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           Home >  History  > New Zealand History  :

Coal Gorge and the Brunner Suspension Bridge

Sandy Robertson and Neville Bennett - 28/05/04

The weather forecast is of prime importance when you live on the West Coast. Neville and I listen avidly to the five day forecast before making our plans to visit at the weekend. The weekend of the reopening of the Brunner Suspension Bridge was no exception. But the weather forecast was lousy! There was no incentive to cross the plains and passes in treacherous conditions except for the Bridge, being reopened on the 108th anniversary of the Brunner Mine Disaster. So we went. By the time we reached Otira to collect Christine Hennah from the hotel the clouds had receded and the day looked more promising. We crossed the Grey River at Stillwater and wound our way through land which showed few clues of the former mining town of Taylorville and the population the mine had supported.

The historic site was already thronged with people, tents, a huge heap of coal and the welcoming odours emanating from food stalls. At first it was unclear on which side of the river the ceremony would take place as people were crossing the bridge. The Trans Scenic train drew to an historic halt on the south side, discharging Chris Carter, the Minister for Conservation, whose great-great-grandfather had died in the Brunner Mine Disaster on 26 March, 1896.

The Kokatahi Band was assembled in their large, side opening truck/stage, resplendent in their red uniforms. They were the lucky ones because as the opening ceremony began grey cloud and rain swirled up the appropriately named Grey River and pelted down.

Even by West Coast standards this was a deluge. Huddling in an unlocked truck I munched on whitebait patties while the bridge was reopened by Kevin Brown, the Grey District Mayor, and Chris Carter. The drenched children of Brunner School, attired in Victorian costume, sang the national anthem and released balloons which were swept inland.

Afterwards we were all grateful for the hot food produced by local groups, particularly hot lamb and pork sandwiches. The celebrations lasted well into the evening. Brian Coghlan of Blackball took the world record for shovelling coal.

The reopening of the bridge, at a cost of more than $600,000 dollars, will facilitate access from each side of the Grey to the historic mine site, probably the best industrial site in the country.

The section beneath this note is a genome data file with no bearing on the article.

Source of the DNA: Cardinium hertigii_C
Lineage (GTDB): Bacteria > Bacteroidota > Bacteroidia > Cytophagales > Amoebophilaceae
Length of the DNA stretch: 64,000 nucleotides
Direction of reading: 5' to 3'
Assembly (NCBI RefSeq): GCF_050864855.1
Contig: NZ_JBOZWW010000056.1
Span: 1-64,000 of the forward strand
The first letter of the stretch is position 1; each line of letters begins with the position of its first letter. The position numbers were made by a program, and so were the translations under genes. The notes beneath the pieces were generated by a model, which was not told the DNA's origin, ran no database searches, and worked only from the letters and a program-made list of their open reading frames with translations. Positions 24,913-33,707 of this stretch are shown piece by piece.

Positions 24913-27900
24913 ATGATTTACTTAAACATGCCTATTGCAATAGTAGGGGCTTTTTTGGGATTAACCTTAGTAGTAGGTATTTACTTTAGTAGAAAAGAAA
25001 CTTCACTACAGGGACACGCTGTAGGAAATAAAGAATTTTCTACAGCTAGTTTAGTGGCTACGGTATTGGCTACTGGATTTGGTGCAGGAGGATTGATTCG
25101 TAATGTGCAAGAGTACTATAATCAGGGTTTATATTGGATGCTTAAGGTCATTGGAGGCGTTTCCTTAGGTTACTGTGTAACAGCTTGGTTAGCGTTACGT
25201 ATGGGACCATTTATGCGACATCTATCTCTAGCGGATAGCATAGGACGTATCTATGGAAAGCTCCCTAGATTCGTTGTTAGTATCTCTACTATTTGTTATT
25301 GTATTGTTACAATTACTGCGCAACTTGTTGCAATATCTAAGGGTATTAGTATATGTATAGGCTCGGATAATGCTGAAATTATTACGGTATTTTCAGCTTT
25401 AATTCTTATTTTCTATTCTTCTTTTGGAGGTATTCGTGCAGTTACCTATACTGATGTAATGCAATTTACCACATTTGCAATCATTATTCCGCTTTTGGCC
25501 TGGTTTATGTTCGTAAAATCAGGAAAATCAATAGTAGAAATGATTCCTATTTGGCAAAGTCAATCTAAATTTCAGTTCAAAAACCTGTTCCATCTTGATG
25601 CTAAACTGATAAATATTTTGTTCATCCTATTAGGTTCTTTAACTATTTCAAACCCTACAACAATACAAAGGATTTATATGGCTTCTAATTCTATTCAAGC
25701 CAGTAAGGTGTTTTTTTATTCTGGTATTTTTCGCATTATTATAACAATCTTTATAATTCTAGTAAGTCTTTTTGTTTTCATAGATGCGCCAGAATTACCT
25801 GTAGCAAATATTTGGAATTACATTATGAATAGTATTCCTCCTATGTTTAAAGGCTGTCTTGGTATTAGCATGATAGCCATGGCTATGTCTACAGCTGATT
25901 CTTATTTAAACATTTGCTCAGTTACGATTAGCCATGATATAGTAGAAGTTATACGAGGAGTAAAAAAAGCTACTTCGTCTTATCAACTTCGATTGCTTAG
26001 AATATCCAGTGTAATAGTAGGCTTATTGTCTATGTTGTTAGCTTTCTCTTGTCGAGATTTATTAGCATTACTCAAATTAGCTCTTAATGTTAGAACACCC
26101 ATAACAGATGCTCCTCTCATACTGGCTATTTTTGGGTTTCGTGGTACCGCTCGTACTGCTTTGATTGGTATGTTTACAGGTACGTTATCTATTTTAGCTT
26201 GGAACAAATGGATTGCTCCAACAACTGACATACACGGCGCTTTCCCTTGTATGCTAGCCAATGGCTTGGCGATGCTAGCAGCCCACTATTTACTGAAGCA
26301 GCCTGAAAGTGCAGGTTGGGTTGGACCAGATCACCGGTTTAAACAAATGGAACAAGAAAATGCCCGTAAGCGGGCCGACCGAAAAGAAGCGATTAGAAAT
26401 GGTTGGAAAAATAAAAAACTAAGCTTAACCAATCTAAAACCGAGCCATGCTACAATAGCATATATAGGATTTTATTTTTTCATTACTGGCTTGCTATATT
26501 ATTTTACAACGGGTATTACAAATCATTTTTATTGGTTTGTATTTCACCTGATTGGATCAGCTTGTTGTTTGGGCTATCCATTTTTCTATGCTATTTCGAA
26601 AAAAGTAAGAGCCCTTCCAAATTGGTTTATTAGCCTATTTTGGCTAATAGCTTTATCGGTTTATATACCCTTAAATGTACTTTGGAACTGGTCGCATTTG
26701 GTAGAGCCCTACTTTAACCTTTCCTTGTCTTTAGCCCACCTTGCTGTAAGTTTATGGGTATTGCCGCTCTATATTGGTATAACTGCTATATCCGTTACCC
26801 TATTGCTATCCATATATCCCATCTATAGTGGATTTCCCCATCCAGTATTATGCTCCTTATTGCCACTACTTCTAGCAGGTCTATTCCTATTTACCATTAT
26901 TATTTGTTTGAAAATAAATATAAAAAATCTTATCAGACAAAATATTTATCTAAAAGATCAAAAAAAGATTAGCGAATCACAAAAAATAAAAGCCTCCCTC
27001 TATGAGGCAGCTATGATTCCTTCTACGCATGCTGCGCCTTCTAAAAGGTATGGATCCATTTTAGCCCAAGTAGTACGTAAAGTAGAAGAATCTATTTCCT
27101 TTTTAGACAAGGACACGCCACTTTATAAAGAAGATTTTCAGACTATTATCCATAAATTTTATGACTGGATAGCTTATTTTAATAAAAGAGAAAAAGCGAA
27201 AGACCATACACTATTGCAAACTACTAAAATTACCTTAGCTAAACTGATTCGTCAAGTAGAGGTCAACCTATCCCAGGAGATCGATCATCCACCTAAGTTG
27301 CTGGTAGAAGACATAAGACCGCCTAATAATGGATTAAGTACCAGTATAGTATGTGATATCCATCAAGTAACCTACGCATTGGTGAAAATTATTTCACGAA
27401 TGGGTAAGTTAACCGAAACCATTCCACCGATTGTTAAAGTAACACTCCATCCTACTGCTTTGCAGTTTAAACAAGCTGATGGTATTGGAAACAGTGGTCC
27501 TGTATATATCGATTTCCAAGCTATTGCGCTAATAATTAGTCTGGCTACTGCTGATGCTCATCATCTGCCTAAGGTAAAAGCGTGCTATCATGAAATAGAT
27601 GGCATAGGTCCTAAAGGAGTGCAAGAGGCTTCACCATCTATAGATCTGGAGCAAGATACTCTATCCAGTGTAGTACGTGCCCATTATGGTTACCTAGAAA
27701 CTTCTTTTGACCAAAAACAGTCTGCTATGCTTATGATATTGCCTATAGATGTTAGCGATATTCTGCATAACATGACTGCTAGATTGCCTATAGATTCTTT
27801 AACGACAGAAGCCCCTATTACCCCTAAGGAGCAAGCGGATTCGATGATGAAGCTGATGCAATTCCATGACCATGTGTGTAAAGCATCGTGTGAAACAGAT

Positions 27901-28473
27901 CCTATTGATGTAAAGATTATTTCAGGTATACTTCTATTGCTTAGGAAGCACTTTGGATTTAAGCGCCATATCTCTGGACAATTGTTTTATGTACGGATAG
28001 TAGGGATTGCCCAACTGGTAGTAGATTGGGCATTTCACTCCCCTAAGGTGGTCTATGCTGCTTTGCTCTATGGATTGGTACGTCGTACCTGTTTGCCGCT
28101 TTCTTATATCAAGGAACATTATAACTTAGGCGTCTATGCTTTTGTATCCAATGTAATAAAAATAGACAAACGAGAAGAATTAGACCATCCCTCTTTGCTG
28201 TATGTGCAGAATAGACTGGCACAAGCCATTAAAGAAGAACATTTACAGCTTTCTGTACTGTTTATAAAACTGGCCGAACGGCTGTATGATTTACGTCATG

"Coal Gorge and the Brunner Suspension Bridge" reviewed by Neville Bennett
Local historian, Brian Wood, who had been active in the committee which reopened the bridge, marked the occasion by launching a book, reviewed here by Neville Bennett.

Brian Wood: Coal Gorge and the Brunner Suspension Bridge, Brian Wood, Greymouth, New Zealand, 2004
ISBN: 0-476-00304-0
The book is available from Brian Wood, Main Road, Blackball, 7850, Westland for $39.95.

Our heritage is always in danger of being lost, especially those parts of it that are not terribly fashionable. There is an attitude of deference to the wealthy. Respect for the pastoral industry, and a nod to the romance of gold. But coal? COAL? Grubby subject. Peripheral.

Actually, the Brunner coal miners played a vital role in New Zealand development. They were one of the biggest concentrations of capital and employment in one tiny area. They were central to a dream of making New Zealand the Britain of the Pacific, as the high quality coking coal was a foundation for oceanic shipping and a dream of industrialisation.

Brian Woods' exploration of the Gorge is remarkably encyclopaedic. He deals authoritatively with the geology of the area, its Maori connections, and the engineering of the bridges, mines and bricks. An extremely profound study of this community alone would qualify this book as a candidate for the Sherrard Prize for the best history writing in New Zealand.

The book is A4 size with hundreds of photos and maps. The photos are a little dark, but this is a must read for Coasters and anyone interested in the history of work in our past, and the rise of the union movement.

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